child protection, children's clothing exchange, community action, Neighbourhood social work, Patch social work, social work, Uncategorized

Community work – protecting children

Some more recently qualified social workers are gaining a strong voice on social media and even in the mainstream press with all kinds of comment about the professional role of social work. In this context, I thought it would be useful to put across to those hungry for knowledge, a model of social work practice which has been around in the past and worked well.

Protecting children from sexual exploitation and abuse cannot be considered in isolation, but is one key element in an integrated approach to supporting children and families within their communities. … Local people show immense commitment to their children, young people and neighbourhoods. They can provide the resources of time, knowledge, imagination and skills to reduce risks of harm and support environments where children flourish.

(Nelson and Baldwin, 2016)

It was the late 80s and I had a plan – A Children’s Clothing Exchange –  a swap shop for children’s clothes as a basis for developing a community network on an inner London council estate. My social work colleagues were severely critical. They said this initiative was definitely not Politically Correct. They said what I was doing was degrading for families who were deserving of new clothes and would be ashamed to have their children seen in hand-me-downs.   They said I had not appreciated a local working class culture of being proud and that families would not dress themselves or their children in second hand clothes.

This didn’t make sense to me as I had come from a family where most of my clothes came from jumble sales, relatives and friends. Our next door neighbour gave my mother off-cuts from the clothing trade and as I grew out of knitted cardigans they would be unravelled and re-knitted into a bigger size. Jumble sales provided a good source of wool and fabric that could be re-invented.  It was a post-war ‘make do and mend’ approach. Nowadays it’s called recycling. Continue reading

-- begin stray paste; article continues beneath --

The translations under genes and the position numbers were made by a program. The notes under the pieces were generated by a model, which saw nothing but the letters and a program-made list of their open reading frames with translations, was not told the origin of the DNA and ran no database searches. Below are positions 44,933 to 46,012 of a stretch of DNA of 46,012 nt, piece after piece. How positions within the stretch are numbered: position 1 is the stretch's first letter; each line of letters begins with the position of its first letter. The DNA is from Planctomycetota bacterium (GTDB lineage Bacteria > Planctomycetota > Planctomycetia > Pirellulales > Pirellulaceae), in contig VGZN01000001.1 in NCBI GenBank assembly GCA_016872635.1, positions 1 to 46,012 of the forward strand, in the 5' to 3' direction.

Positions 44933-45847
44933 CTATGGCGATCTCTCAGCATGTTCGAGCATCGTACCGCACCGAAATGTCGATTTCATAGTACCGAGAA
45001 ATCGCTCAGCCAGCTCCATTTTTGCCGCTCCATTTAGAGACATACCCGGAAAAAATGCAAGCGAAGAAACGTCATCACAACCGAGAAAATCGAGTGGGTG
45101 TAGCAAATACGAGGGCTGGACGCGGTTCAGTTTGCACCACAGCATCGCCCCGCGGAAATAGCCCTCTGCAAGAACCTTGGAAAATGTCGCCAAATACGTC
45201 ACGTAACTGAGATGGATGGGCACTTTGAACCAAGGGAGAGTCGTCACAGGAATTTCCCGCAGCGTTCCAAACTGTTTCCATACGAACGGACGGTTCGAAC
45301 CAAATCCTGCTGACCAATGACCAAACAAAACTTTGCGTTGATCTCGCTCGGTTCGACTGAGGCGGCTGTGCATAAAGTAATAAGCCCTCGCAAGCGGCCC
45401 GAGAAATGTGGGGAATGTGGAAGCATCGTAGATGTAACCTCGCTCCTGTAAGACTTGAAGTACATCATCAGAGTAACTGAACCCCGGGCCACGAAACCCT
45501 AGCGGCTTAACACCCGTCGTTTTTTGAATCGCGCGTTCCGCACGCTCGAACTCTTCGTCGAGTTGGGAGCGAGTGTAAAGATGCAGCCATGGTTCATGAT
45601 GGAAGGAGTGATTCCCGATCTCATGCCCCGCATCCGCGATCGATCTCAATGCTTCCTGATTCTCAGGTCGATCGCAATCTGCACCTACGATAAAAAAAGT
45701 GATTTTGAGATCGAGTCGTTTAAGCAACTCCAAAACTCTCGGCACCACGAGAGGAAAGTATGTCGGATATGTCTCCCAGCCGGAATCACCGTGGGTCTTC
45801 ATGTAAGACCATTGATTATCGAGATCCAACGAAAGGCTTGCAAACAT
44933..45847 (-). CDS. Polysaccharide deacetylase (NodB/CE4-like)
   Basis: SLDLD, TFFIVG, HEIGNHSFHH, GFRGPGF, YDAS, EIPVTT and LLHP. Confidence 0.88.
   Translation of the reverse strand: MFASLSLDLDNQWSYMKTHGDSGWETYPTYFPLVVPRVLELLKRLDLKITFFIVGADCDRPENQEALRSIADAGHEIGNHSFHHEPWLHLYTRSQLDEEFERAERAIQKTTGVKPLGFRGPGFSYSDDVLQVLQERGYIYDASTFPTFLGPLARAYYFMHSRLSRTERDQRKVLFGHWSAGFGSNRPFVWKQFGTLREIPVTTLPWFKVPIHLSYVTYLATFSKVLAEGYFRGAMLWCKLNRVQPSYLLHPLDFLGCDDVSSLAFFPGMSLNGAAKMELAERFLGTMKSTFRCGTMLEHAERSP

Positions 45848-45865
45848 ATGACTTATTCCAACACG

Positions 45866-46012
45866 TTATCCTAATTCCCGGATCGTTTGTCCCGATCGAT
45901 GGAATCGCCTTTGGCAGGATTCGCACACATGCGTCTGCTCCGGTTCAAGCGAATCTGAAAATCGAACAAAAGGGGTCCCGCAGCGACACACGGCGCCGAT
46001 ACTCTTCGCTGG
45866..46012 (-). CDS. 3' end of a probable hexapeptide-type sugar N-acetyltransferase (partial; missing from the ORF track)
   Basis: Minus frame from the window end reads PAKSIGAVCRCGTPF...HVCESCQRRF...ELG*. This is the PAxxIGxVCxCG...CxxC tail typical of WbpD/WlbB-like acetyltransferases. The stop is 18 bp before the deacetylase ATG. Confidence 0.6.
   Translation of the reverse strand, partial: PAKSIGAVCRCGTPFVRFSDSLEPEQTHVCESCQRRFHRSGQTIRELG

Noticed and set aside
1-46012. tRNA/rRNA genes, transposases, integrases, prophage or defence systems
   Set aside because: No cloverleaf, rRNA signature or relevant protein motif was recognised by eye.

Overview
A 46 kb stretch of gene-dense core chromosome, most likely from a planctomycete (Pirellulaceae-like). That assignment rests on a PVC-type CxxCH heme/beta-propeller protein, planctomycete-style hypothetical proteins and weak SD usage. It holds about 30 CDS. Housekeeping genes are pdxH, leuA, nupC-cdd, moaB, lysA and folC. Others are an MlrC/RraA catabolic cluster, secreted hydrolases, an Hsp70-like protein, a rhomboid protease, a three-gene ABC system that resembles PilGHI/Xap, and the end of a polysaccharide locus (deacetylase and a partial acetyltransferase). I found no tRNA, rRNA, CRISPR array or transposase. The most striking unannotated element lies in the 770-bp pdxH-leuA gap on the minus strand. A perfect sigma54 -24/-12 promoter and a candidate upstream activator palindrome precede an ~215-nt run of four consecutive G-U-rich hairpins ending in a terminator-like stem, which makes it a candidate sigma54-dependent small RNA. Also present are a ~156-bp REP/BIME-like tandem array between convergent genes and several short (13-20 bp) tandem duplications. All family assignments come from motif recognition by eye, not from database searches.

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Aston Hall, child protection investigation, Cleveland Inquiry, East Midlands Survivors, Goddard, Haut de la Garenne, IICSA, Investigative Interviewing, Islington Survivors Network, Kendall House, Morris Fraser, Organized Abuse, Shirley Oaks Survivors, Truth Project, Uncategorized, Working Together to Safeguard Children 2015

‘Goodbye’ Goddard though I never said ‘Hello’

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(East Midlands Survivors logo)

Following the very sudden, unexpected and unexplained resignation of Justice Lowell Goddard as Chair of the Independent Inquiry into Child Sexual Abuse (IICSA) , I have been thinking about comments on social media which have suggested that she refused to address the Islington child abuse scandal in the Inquiry. To put the record straight, she did not refuse because neither I nor the Islington Survivors Network asked her. Continue reading

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Alinsky, George Goetschius, iamsocialwork, Mental Patients Union, resilience, social enterprise, social work awards, social work privatisation, Uncategorized

Iamnotsocialwork

I am not social work – I am only one voice among 93,962 currently registered social workers in England.

Since 2013, Zoe Betts, a social worker, has been the Director of a social enterprise entitled Iamsocialwork . The title suggests a confident vision of herself as the embodiment of social work.  She receives accolades from academics and high ranking professionals and gets into print through Community Care and the Guardian. Professor Harry Ferguson, for instance, commented in a Guardian article on his participation in an Iamsocialwork event for 100 students and new social workers. This is organised by the remarkable Zoe Betts, whose inspirational events develop support networks for early-career social workers and provide solid teaching about theory and practice through practitioner and academic inputs. Her organisational skills, energy, drive, generosity and passion embody the values and capabilities at the heart of how social workers make a difference to vulnerable people’s lives.

–  but, for various reasons, I am not as impressed. Continue reading

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children's rights, Frontline, Organized Abuse, social work education, social work privatisation, Uncategorized

Doublespeak and Frontline

On 31st January 2013, I attended a promotion meeting for Frontline – a charity providing social work education. By then I had been a senior social work lecturer for over 10 years, was qualified in teaching Undergraduate and Postgraduate students, had written widely on the subject, been external examiner for two University social work programmes and had designed, delivered and evaluated modules in every aspect of children’s social work. In other words, I thought I knew a more than little about the job of teaching social work students to become committed, effective practitioners. As I arrived at the event, held at the prestigious building of the Boston Consulting Group in London’s Manchester Square, I thought I was at the wrong venue, a feeling exacerbated by the predominance of young white men in suits contrasting significantly with the typical motley audience of academics like myself. I remember deciding that my task for the morning was to persuade Boston Consulting Group to rethink their investment in this educational project … I could but try and stem the ravaging tide of privatisation of social work education! Continue reading

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child protection, social work, social work privatisation, Uncategorized

Real social work isn’t about chandeliers